Recently I spoke at lawTechcamp at the University of Toronto about the future practice of law. The session generated a great deal of discussion with the audience, some of it quite heated – particularly when I raised the question, “Why should we hire students or junior associates?” The point of my question was to force lawyers to question everything we do – not take any process or practice as a given. The players in the legal industry who are able to forget the past and re-invent how legal services are delivered will be wildly successful.
One of the questions from lawTechcamp was, “How can small firms and solo practitioners become more innovative, given the lack of capital and economies of scale?” I didn’t have much of an answer at that time. However, the more I thought through the issue, the more I realized that perhaps the days of solo and small firms are numbered. A new model is needed – that of a franchise or of a co-ordinated national network of offices.
I look to the UK for inspiration on this point – and the news is incredibly exciting.
It seems that every month a new Alternative Business Structure (ABS) is announced, all of whom are dedicated to making legal services more accessible than ever before. Two recent announcements have application to solos and small firms.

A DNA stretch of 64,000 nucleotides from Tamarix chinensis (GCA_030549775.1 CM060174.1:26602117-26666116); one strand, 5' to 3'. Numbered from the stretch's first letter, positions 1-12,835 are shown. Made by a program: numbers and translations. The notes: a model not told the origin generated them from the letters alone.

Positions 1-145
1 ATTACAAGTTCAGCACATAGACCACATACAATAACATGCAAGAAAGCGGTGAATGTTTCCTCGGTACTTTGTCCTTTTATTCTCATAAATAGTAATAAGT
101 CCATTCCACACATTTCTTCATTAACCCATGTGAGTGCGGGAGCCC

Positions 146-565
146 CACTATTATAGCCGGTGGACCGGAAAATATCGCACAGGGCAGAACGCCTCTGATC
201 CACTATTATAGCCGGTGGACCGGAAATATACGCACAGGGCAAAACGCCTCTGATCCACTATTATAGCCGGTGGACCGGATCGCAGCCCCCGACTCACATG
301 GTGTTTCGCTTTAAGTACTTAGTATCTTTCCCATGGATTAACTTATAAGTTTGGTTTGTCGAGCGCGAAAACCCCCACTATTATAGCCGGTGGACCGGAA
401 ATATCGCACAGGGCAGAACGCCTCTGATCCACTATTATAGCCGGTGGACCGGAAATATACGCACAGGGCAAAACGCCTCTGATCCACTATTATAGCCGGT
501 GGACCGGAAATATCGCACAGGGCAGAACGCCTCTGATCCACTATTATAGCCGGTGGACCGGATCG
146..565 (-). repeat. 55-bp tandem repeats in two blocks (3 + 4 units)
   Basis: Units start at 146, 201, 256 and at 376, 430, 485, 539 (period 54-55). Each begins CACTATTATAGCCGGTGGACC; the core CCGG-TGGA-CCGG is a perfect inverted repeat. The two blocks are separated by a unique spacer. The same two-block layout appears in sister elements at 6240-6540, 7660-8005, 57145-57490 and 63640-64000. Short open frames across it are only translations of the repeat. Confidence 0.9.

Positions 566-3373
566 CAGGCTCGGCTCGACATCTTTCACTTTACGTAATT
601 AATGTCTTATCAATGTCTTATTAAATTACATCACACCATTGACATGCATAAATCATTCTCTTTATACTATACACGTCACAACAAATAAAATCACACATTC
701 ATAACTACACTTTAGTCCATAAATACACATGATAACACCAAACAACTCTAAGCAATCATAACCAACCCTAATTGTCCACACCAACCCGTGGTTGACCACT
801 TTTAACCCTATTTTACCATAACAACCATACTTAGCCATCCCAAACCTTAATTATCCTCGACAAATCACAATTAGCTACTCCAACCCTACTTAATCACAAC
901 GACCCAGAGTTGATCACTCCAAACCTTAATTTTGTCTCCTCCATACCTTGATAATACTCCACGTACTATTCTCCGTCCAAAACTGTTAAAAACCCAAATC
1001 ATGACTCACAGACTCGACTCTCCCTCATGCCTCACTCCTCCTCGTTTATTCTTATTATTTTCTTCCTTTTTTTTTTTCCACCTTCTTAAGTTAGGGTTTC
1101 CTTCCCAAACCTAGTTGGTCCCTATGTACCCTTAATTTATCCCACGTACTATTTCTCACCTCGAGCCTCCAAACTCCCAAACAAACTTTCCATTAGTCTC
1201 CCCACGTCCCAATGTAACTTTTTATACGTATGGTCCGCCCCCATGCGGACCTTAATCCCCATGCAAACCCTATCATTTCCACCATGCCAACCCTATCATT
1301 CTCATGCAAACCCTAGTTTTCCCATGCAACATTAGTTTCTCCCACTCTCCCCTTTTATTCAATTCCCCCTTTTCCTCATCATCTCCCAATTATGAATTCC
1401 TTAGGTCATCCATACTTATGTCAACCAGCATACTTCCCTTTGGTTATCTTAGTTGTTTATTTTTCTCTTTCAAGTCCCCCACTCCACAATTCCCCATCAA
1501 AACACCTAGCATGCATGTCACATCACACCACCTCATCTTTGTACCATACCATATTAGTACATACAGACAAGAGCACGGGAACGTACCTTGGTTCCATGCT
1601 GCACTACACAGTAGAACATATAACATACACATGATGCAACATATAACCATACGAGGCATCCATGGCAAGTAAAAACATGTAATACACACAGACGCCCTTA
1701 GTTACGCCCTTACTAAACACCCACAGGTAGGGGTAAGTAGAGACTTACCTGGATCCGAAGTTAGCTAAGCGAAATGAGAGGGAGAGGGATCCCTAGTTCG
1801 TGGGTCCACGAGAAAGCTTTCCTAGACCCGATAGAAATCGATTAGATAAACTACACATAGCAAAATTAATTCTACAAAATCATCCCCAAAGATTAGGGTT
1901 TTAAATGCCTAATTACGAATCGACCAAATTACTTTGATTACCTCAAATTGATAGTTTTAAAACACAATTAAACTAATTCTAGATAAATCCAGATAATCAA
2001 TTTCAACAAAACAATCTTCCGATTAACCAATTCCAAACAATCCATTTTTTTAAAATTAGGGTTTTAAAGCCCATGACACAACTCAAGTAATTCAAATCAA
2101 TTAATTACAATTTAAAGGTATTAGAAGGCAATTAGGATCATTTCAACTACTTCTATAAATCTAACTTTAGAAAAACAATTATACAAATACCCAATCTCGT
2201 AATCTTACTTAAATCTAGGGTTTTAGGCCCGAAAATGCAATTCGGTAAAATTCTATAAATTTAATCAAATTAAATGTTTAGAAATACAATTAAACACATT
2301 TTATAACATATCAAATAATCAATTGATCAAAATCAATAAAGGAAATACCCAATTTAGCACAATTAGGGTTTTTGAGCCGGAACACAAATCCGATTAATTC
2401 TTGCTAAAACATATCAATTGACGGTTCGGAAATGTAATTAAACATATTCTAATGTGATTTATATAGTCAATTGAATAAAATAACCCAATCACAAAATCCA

Stobart Barristers is the creation of UK trucking giant Stobart Lorries – who knew that trucking companies would have an interest in the legal field? Stobart Barristers looks to generate £10m in fees over its first three years by acting as an intermediary that puts clients directly in touch with barristers (without using a solicitor as middleman) – this is a situation unique to the UK – and receive its part of the fee from the client. Fees for barristers are fixed based on the nature of the matter.
The Co-operative Group (CLS) has just announced that it's expanding its legal services and funeral planning services to all 330 branches of The Co-operative Bank and Britannia. Legal and funeral???? A new family law operation will also open in London late this year. This means something that is quite new for the legal service industry – a slew of new jobs! 3,000 to be exact; with about 90% of them to be fee-earner positions. As the CEO of CLS said to Legal Futures, “We already have a first-class reputation for delivering professional services. We see the law as yet another area where a Co-operative solution can be successfully applied for the customer’s benefit. Over the next five years we want to fundamentally change the face of legal services and make access far easier – today’s announcement underlines that ambition…We believe that the presence of The Co-operative’s trusted brand and values, our UK-wide branch network, first class people and services together with fair and fixed pricing options, will enable customers to find it much easier to access expert legal advice from someone they trust.”
So, circling back to the lawTechcamp question of what can solo and small firms do?
Learn from the UK experience and lobby provincial governments to permit outside investment so that we can all take advantage of the innovations necessary to create accessible and affordable legal services.